Back to Ganoksin | FAQ | Contact

File-a-wax & ionic cleaners


#1

I was just told by a person who has considerable experience in
casting that file-a-wax or carvex (hard waxes) cause difficulty in
the casting process. To this point most of my waxes have been
built-up waxes, using sierra red or injection waxes so this is
entirely new to me. Can anyone shed any light on this question?

Another question is in reference to ionic cleaners: do they work
and how do they work? I checked the Gesswein catalog which said
ionic cleaners are safe for fragile or delicate stone, but didn’t
give any more info than that. Are they safe? Thanks Kevin Kelly


#2

casting that file-a-wax or carvex (hard waxes) cause difficulty in
the casting process. Kevin, I’ve cast with file-a-wax for 25 years,
and have had NO trouble.

Another question is in reference to ionic cleaners: do they work
Sort of, I bought the mini model and it’s good to have around, but
have to clean things with a brush first and then keep hitting ON
botton, as it just cleans for about 60 seconds. Thomas Blair


#3

Hi Kevin, About the waxes… I’m not a casting expert, but wax
melts/burns out. I can see having trouble with other organic,
non-wax models, but differences in the relatively low burnout temps
of various waxes should be negligible. There might be some fine,
hair-splitting difference in the result of a casting, but I think
only someone with “considerable experience” could tell.

I have a SpeedBrite unit mounted on my ultrasonic. I can either
’sonic, ionic, or both. This is different than the standalone
SpeedBrite with its own tank. It really rocks when I do both,
especially when blasting off White-out used as an anti-flux. It’s not
a miracle cleaner, but it does a pretty good job for tarnish and
"crud." It’s also good to know it’s safe for all gemstones when used
with the “Gem Sparkle” solution provided (without the 'sonic
running).

It’s great for touching up sterling chains, and such, which have
tarnished a bit while waiting to be sold. I love to take the unit to
shows where I have electricity because I’ll pull pieces from the
cases during the day and clean them while the show is in progress. It
also helps build good will with other (non-jewelry) artists who drop
by occasionally to beg a cleaning for a piece they wear. :wink:

For a better, and more technical description, visit the SpeedBrite
Web site:

Bit of a disclaimer: I’ve met Jim, the inventor/manufacturer of
SpeedBrite, who has a well-established jewelry shop in Salisbury, NC.
His daughter, a skilled artisan, runs the jewelry operation now,
while he invents new gadgets. Really nice people… and not someone
from outside the industry trying to capitalize on the gullible
jewelry community. He’s “one of us.” :slight_smile: If you’re still lurking
here, Jim, why not introduce yourself?!?

All the best,
Dave
Dave Sebaste
Sebaste Studio and
Carolina Artisans’ Gallery
Charlotte, NC (USA)
dave@sebaste.com


#4

Hi Kevin, I’ve been carving hard waxes and casting them forever
without any problems. As a matter of fact, I think they produce
cleaner castings. I never heard of their being a problem. Hope you
are well. My hellos to Lynn. Mary Ann Archer


#5
    I was just told by a person who has considerable experience in
casting that file-a-wax or carvex (hard waxes) cause difficulty in
the casting process.  To this point most of my waxes have been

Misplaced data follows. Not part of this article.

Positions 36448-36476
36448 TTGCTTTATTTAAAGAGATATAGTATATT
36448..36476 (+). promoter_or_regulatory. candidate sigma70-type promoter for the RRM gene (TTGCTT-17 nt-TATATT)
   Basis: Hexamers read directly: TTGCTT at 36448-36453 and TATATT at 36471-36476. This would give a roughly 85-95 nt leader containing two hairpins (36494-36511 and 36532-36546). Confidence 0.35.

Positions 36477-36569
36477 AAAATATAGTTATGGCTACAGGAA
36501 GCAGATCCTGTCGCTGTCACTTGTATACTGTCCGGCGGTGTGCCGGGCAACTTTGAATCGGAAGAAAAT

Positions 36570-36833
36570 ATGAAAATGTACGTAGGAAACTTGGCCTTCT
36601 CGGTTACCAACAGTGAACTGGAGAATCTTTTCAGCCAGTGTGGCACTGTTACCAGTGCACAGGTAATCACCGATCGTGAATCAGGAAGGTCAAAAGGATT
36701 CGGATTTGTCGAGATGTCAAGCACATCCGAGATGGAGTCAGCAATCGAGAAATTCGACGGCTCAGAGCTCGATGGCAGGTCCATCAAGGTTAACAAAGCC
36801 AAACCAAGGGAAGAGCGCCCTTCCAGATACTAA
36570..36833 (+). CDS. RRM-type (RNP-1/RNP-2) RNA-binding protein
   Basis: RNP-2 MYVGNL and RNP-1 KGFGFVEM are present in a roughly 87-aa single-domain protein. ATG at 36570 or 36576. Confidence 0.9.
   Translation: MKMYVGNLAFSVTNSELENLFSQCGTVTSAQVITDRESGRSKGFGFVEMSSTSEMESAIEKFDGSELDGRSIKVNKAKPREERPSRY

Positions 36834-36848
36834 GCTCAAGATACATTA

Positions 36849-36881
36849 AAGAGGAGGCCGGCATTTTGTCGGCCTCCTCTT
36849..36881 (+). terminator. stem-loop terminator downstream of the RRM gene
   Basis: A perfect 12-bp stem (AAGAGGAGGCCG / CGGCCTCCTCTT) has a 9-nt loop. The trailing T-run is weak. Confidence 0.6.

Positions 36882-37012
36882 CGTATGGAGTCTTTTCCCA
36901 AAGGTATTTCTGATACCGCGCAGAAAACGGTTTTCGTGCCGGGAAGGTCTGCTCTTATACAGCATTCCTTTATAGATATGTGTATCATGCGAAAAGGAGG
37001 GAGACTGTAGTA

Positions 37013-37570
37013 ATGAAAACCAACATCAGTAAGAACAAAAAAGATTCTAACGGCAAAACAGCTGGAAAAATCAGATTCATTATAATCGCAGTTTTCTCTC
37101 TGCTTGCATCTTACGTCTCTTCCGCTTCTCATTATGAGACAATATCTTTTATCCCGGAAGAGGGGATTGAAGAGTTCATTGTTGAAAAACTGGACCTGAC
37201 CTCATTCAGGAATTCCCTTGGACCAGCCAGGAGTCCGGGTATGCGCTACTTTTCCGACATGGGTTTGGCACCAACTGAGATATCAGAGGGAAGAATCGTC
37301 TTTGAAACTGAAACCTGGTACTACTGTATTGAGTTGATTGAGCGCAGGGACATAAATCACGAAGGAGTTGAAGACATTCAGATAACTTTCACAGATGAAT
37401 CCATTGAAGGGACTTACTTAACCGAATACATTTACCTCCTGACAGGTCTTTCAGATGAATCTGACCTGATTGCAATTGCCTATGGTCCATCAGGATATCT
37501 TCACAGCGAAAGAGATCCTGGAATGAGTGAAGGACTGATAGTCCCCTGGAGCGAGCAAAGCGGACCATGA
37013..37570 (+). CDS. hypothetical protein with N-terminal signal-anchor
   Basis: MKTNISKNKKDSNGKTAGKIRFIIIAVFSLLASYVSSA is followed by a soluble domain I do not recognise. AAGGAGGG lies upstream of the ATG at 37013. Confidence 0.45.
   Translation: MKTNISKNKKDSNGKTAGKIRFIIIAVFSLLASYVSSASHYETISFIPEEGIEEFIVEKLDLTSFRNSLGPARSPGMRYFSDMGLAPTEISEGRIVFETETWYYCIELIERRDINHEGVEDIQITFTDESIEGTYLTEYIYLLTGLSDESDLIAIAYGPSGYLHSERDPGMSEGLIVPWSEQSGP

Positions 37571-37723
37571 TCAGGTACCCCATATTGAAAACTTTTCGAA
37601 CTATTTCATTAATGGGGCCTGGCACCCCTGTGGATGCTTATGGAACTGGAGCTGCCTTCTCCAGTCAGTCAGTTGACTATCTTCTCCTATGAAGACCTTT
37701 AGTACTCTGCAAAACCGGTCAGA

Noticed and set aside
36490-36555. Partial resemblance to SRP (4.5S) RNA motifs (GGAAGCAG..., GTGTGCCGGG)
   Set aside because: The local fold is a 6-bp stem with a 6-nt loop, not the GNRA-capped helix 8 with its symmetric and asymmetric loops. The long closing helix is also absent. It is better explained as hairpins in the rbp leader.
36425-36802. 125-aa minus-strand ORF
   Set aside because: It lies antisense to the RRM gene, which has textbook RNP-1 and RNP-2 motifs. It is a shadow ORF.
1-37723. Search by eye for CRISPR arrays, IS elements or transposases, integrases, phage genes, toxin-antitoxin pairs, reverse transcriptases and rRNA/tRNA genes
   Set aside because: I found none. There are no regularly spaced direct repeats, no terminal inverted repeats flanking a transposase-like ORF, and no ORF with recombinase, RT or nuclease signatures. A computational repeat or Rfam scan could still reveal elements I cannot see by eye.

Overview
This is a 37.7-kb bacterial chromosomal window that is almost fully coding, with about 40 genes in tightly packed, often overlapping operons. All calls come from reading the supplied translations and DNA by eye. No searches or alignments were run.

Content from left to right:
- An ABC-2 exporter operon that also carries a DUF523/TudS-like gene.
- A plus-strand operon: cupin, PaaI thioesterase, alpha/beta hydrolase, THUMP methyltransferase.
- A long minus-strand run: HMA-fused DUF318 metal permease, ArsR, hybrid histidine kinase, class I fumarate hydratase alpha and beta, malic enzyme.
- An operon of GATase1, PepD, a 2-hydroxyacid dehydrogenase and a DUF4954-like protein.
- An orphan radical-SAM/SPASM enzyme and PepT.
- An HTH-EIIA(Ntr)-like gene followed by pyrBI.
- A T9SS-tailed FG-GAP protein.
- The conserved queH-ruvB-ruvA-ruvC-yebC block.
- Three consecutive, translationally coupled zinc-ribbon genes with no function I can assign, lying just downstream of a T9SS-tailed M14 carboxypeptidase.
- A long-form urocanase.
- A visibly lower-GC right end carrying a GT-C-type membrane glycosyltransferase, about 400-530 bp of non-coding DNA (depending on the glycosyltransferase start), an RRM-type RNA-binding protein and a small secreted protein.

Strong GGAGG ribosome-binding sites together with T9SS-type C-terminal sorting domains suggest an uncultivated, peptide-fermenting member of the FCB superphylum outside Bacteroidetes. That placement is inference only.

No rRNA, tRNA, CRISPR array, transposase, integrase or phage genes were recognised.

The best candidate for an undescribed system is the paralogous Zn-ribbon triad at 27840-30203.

built-up waxes, using sierra red or injection waxes so this is
entirely new to me.  Can anyone shed any light on this question? 

I have no comment on the ionic cleaners, but I have been casting
from green Ferris wax (the hardest) for over 20 years with great
results. I often wonder, when I hear things like this, if the person
has a bad casting and blames the materiel instead of the technique.
If the wax did not cast well, would thousands of jewelers continue
to use it? For my money, Ferris green is the gold standard of
carving/casting waxes.

Spike Cornelius
Portland, Or.
RC ArtMetal


#6

Kevin, The file-a-wax type products melt a good deal hotter than do
injection waxes, and when they melt, are considerably less fluid.
As such, you can’t steam dewax them for example, since they melt too
high for that. Also, eliminating the wax from the flask is a bit
harder on the investment because the stuff doesn’t flow out the
sprues as well, and more of the wax ends up just boiling away in the
mold cavity. That’s why these types of wax are harder on
investments, and can sometimes cause problems, usually rougher
surfaces. Casting investments are quite capable of giving good
results with carving waxes, but you may need to be a little more
conservative in investing and burnout to get good results. Don’t use
too “liquid” a water/powder ratio, since you want a fairly strong
investment mix. More water makes investment more permeable, but it
also makes it weaker, so try to stay between 38:100 and 40:100
ratios (for Satin Cast 20. Other products may vary). Then, make
sure the flask has set long enough after investing, before putting it
in the kiln, so it’s had some time to cure. With injection waxes,
one can often get smaller flasks into the kiln an hour after
investing. With carving waxes, I’d suggest two hours for small
flasks, and maybe a bit more for larger ones. And your initial
heating should be a bit slower, allowing this thicker wax more time
to melt and try to flow out of the mold. If you ramp up the temp too
quickly, you’re more likely to get some roughness to the surfaces.
And since there’s likely to be a bit more residue that remains in the
mold cavity that will carbonize and need to be fully burned out, you
may find you need to spend a bit longer with the flask at full
temperature, to get a fully burned out flask.

HTH
Peter